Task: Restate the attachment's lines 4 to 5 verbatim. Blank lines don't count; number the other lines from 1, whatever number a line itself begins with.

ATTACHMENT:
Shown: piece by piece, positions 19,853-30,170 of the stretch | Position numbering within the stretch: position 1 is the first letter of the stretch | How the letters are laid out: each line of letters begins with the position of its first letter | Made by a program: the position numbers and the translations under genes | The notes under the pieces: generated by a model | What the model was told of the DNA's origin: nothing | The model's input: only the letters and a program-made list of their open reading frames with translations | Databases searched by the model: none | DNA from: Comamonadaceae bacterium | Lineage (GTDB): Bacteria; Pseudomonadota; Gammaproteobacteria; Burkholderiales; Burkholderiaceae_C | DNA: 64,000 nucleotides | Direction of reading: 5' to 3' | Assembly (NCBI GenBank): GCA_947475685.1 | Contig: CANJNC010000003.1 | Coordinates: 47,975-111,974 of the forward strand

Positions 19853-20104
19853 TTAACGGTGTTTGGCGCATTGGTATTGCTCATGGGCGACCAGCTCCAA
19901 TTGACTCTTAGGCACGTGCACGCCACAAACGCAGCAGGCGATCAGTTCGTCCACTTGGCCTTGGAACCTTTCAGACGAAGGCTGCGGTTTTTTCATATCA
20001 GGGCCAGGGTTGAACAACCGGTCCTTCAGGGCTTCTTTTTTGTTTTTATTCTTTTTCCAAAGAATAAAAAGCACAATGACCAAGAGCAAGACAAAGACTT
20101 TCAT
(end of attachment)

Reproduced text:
19901 TTGACTCTTAGGCACGTGCACGCCACAAACGCAGCAGGCGATCAGTTCGTCCACTTGGCCTTGGAACCTTTCAGACGAAGGCTGCGGTTTTTTCATATCA
20001 GGGCCAGGGTTGAACAACCGGTCCTTCAGGGCTTCTTTTTTGTTTTTATTCTTTTTCCAAAGAATAAAAAGCACAATGACCAAGAGCAAGACAAAGACTT